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High-Frequency Trading Firms Seeking Tech Talent

High-frequency trading firms are recruiting programmers and other tech talent. But some prefer Google and Microsoft alumni to Wall Street veterans.

It's Who You Know

Given the risks inherent in hiring new employees (as the Teza-Goldman case suggests) and the tight-knit nature of the HFT community, however, people tend to ask colleagues if they can recommend anyone -- who maybe was let go recently -- who has the right skills, sources say. And since brokers build relationships with people in different firms over time, they are another source of recommendations in the recruiting game.

"You're looking for a very unique skill set," notes Brian Tahan, VP, Advanced execution Service (AES), Credit Suisse. "If you throw this out on, you're not going to be hit with [qualified candidates]. It's also difficult to walk into M.I.T. or Stevens Institute of Technology and ask, 'Who do you have?' "

But it's not clear that high-frequency trading firms prefer to poach talent from Wall Street firms. Several recruiters say that some quant firms, such as Getco and Renaissance Technologies, don't hire from Wall Street.

"They'd rather hire developers from outside the financial industry -- from Google, Microsoft and Amazon," says Edward Guy, managing partner at Nations Staff, a financial technology recruiter in New York. "They like those guys who work with very fast systems and are more about pure development." Guy adds that automated trading firms want people that think outside the box.

Many HFT firms believe that it's easier to teach candidates about the business than to teach them about technology. "That's not uncommon," acknowledges Credit Suisse's Tahan. The idea is that candidates who have master degrees and Ph.D.s in scientific fields have the aptitude to pick up the finance side. "Whether that's true or not, that's the reason for the decision [to go outside the industry]."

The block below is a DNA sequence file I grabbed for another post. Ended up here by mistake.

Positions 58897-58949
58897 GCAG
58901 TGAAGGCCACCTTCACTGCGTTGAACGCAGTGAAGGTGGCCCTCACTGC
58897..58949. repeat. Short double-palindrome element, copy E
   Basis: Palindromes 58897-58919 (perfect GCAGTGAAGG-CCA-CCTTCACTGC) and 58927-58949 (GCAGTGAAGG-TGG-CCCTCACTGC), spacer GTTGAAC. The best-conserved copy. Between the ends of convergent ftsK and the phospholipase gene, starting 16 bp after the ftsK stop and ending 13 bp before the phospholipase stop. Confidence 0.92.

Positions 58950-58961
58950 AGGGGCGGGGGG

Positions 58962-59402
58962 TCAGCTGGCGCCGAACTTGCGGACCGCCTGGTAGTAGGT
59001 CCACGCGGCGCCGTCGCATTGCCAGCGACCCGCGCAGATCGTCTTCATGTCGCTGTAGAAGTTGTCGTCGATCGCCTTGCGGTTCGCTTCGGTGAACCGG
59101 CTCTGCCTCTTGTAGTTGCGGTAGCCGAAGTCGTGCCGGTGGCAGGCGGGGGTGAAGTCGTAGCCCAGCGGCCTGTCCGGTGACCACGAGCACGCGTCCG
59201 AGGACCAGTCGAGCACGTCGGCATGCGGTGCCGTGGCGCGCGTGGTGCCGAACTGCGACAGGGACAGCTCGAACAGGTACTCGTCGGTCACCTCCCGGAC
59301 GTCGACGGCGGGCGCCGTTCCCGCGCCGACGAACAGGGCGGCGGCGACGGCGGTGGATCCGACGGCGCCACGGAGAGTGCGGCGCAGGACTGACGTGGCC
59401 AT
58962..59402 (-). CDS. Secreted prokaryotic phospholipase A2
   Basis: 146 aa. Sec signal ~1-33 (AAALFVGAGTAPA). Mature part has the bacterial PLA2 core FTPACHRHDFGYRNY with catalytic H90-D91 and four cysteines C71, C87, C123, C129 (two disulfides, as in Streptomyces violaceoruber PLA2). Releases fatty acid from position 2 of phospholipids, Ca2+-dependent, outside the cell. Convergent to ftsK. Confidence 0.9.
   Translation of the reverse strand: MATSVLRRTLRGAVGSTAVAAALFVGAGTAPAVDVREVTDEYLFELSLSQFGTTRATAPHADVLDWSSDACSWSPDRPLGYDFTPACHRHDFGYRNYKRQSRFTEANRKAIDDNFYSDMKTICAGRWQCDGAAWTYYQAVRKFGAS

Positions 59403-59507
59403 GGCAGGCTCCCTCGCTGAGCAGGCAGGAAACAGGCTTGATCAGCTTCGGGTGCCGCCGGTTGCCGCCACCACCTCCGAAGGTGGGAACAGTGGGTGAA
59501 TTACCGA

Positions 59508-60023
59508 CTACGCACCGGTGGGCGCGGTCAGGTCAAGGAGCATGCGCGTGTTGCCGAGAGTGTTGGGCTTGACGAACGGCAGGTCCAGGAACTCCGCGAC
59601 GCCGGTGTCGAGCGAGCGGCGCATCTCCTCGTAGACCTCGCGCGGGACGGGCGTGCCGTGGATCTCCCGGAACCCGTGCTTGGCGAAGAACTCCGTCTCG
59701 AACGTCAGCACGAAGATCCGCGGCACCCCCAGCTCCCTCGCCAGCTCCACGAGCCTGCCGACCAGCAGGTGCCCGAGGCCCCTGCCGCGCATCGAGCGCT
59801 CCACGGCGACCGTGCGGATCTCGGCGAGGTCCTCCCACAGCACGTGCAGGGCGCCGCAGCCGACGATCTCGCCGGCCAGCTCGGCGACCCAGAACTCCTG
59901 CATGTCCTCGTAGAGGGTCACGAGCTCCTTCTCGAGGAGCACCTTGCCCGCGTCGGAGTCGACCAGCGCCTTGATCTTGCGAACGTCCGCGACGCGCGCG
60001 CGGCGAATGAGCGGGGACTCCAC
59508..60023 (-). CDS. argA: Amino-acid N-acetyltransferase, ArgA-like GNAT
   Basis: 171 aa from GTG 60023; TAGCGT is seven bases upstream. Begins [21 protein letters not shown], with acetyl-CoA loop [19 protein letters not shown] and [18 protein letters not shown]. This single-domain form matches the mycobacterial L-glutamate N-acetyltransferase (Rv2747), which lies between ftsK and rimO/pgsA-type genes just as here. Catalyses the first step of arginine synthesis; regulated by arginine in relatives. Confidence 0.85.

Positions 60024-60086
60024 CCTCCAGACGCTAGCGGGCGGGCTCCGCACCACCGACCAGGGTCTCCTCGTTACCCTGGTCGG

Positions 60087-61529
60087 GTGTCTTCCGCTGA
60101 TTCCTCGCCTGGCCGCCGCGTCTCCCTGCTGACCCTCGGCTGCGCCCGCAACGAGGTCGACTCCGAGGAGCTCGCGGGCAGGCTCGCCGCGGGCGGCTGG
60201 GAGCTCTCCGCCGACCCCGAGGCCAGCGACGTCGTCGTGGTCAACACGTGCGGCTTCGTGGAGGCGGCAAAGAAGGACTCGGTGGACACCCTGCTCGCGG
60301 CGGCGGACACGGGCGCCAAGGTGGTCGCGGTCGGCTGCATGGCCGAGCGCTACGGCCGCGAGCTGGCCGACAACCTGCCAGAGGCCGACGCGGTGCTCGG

Adds Nations Staff's Guy, "The new hires don't need to know about the financial markets. It could be that they build systems for books, airline tickets or stocks. As long as you have the right mentality."

In 2007 James Simons, CEO of Renaissance Technologies and a former math professor, publically stated that the hedge fund manager only hires scientists (e.g., mathematicians, astronomers and computer scientists) to develop its automated trading strategies. "We haven't hired out of Wall Street at all," he said in a speech to the International Association of Financial Engineers, according to a Reuters report.

Supply and Demand

Another reason for looking outside the capital markets industry is simply because that's where the available technology talent is. Three years ago trading firms would have had to compete for these candidates with mortgage desks, which were hiring 50 at a time. But with the implosion of the real estate market, there now is larger supply of willing candidates. "That helps shape the strategy too -- where the availability is going to be," the executive from the Chicago prop trading firm says.

And with high-frequency trading in the headlines this past year, many more potential candidates than before are aware of the high-frequency trading specialty -- and of the profits HFT firms are raking in. "It's got sex appeal," he says of high-frequency trading. "Whereas three years ago, the high-frequency trading firms may have had a hard sell, it's probably getting easier because of the way the market has transformed."